Student Blog: Around the UK in 80 Days

80 Days 2I’ve got to be honest: from the off, Oxford glittered in my mind not just for the smorgasbord of academic delights wafted under my nose (sorry Dr Llewelyn), but also for its vibrant drama scene. Since arriving here, I’ve acted in everything from new writing at the cosy Burton Taylor Studio, to running around as a snotty 9 year old boy in a stage adaptation of Lord of the Flies, to the hard-hitting Playhouse production of Pentecost, a drama about art history, refugees, European identity I’m going to be in during autumn 2015. So you can imagine my excitement when I heard that one of the two Oxford University Drama Society (OUDS) National Tours this year was a production of the classic madcap adventure, Around the World in 80 Days.

The amount of fun I had in my audition (where I bizarrely had to play both characters of my chosen dialogue at once) and callback gave me a very good feeling about this production. A cast of eight were to play every character – and, as it transpired, piece of furniture/ mode of transportation – from around the world, as Phileas Fogg, the eccentric Victorian gentleman, battled time, typhoons and an undercover detective to race around the world in 80 days, and win his bet against the stuffy old men of the Reform Club.

Rehearsals began in 8th week of the summer term, and continued full-time for three glorious weeks after term ended. Everyone on the team was so enthusiastic, contributing ideas and energy all day err’day, with the end result being something our director later confessed she had never dreamed envision. We all took on parts as and when the characters grabbed us, and the multi-rolling really blossomed within this framework. From the relatively dry script leapt flirty, Carry On-esque British consuls, badass femme-fatale jewel thieves, terrifying (-ly amusing for the cast) pirates and bored, gum-chewing American receptionists. Music was quickly integrated into the fabric of the play, with myself and another cast member playing guitar and ukulele (swapped for Peppa Pig recorder for a hilariously awkward rendition of the Titanic theme tune) respectively, and collaboratively developed vocal accompaniments by the whole cast.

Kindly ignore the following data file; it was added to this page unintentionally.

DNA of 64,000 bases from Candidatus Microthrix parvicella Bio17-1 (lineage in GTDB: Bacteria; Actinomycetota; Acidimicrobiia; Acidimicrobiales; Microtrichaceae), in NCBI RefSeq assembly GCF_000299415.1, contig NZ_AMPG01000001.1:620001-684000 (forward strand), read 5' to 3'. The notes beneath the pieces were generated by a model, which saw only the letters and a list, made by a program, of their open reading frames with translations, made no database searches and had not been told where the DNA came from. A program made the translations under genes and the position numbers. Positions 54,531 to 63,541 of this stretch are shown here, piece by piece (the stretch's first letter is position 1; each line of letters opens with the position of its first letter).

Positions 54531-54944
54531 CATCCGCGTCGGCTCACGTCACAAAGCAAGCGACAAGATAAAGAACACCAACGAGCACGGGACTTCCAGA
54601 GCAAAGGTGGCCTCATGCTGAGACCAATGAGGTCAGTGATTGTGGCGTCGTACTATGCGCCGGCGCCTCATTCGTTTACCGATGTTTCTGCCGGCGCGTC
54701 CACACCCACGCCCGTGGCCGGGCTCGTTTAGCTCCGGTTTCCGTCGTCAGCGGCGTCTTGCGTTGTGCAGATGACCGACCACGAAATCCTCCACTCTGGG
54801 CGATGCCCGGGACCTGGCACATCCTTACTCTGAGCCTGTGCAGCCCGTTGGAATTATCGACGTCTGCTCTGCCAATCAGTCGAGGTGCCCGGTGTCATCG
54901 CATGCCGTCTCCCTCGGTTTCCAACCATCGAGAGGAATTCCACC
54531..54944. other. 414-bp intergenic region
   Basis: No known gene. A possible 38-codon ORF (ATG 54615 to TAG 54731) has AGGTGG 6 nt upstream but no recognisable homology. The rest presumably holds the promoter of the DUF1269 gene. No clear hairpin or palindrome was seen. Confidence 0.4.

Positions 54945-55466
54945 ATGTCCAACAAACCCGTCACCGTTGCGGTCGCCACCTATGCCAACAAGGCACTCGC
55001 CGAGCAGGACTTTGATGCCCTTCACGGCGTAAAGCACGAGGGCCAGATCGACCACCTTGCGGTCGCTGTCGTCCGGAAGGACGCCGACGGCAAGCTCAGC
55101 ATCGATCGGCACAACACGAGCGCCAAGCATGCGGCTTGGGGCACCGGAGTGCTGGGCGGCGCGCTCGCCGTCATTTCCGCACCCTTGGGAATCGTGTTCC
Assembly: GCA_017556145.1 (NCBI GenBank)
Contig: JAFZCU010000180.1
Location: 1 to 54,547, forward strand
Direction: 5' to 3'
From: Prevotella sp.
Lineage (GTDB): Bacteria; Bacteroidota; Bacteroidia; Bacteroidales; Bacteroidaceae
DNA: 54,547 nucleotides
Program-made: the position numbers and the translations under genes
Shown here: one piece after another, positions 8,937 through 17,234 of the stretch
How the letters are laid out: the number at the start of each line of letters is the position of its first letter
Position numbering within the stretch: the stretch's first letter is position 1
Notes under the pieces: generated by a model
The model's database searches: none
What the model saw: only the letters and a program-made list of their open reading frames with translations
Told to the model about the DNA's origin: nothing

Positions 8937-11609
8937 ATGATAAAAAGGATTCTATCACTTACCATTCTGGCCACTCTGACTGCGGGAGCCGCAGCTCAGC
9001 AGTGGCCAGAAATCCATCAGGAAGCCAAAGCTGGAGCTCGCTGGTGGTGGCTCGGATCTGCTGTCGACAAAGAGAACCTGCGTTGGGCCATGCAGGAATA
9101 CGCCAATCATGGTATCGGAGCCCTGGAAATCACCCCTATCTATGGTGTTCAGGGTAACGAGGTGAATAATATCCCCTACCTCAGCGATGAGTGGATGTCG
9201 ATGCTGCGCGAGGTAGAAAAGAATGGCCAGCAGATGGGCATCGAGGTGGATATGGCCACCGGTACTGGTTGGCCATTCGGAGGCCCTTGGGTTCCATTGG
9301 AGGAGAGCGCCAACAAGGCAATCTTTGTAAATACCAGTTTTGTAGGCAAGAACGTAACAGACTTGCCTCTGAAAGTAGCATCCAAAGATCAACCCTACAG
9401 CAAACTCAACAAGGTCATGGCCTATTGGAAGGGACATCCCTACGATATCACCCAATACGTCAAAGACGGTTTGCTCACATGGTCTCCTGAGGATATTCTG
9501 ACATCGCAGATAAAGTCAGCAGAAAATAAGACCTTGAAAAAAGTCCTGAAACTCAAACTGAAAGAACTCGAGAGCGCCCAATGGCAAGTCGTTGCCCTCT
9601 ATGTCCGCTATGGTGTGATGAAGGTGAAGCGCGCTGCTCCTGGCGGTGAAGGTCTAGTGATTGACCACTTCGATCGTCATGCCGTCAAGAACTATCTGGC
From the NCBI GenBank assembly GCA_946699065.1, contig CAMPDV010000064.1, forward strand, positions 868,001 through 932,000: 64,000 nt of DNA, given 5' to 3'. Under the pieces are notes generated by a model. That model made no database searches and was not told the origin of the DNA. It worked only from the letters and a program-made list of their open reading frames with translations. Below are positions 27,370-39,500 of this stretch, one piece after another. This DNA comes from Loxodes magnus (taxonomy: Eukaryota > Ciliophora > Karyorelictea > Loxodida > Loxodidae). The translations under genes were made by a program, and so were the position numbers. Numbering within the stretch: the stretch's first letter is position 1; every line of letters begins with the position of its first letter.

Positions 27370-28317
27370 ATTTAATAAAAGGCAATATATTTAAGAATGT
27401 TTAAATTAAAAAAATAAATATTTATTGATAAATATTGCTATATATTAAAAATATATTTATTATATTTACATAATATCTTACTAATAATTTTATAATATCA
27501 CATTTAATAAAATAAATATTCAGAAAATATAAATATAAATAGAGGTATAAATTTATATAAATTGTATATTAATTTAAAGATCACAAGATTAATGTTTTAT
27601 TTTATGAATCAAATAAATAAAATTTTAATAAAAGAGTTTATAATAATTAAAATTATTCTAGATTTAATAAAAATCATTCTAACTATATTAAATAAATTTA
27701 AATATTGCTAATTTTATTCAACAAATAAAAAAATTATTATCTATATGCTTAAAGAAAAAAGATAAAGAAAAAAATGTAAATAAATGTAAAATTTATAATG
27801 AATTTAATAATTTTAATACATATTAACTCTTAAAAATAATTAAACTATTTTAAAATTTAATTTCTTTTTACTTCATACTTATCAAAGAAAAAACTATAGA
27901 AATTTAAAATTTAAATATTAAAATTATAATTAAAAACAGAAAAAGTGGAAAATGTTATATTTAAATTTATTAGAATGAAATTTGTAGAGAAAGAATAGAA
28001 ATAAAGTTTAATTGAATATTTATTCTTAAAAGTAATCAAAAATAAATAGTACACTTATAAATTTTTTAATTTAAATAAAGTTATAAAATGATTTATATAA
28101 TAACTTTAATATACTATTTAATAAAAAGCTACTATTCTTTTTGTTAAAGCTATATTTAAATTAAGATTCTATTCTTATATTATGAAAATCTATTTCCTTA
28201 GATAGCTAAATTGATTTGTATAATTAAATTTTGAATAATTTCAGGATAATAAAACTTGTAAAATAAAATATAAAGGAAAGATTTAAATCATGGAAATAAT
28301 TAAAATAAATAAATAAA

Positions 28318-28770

After we’d got the play up on its feet, it was time for three lunch-time performances in St John’s College gardens – the most beautiful setting, under an enormous willow tree, with lots of space for the audience to spread out picnic blankets and munch strawberries. Then it was straight up to Buxton, for the mini Fringe Festival held there every year. Sufficiently charming the predominantly OAP population of Buxton into seeing our show, we performed for three nights. Over these first performances, we got a real feel for the sense of play we’d created, and how much fun the audience was having with us. And this was gratifyingly evident in the reviews, and from our award of Best Production of the entire Fringe (and our brilliant Jean Passpartout winning the award for Best Female Actor).

80 Days 1-1We were then given a two-week break, but I’m fairly sure that by the time we arrived in Edinburgh on the 3rd August, none of us could wait to start our run on the 6th. A big aspect of taking a show up to Edinburgh is marketing the whole thing yourselves – and that means being a presence flyering on the Royal Mile every day, to have a chance of standing out among the 5,000 or so shows during the month. Neglect to do that, and you will be performing to a very barren auditorium.  We soon came to realise that the stunning puppet elephant made for us by a fellow student was a god send: being able to interact with young kids (‘Have you ever met an elephant? You know what, I’ve trained her to give really awesome high-fives’) was so rewarding and upped our ticket sales no end. We sold out a few times, and performed to packed-out audiences who were, more often than not, so on-board with our raucously energetic show that they were willing to forgive any little blunders we made.

I can’t think of a way I’d rather spend my summer: doing what I love, with people of whom I’ve grown incredibly fond, surrounded by other young creatives in Edinburgh all putting out work they’ve built from the ground. And in Edinburgh it’s all simply for the sake of it; no one really makes any money, which distills the process to the pure joy of making theatre. To anyone reading this who becomes and Oxford student and enjoys drama, think about auditioning for an OUDS National Tour: this was one of the most special experiences in which I’ve had the fortune of taking part.

By Maddy Walker (Second Year Classics Student)

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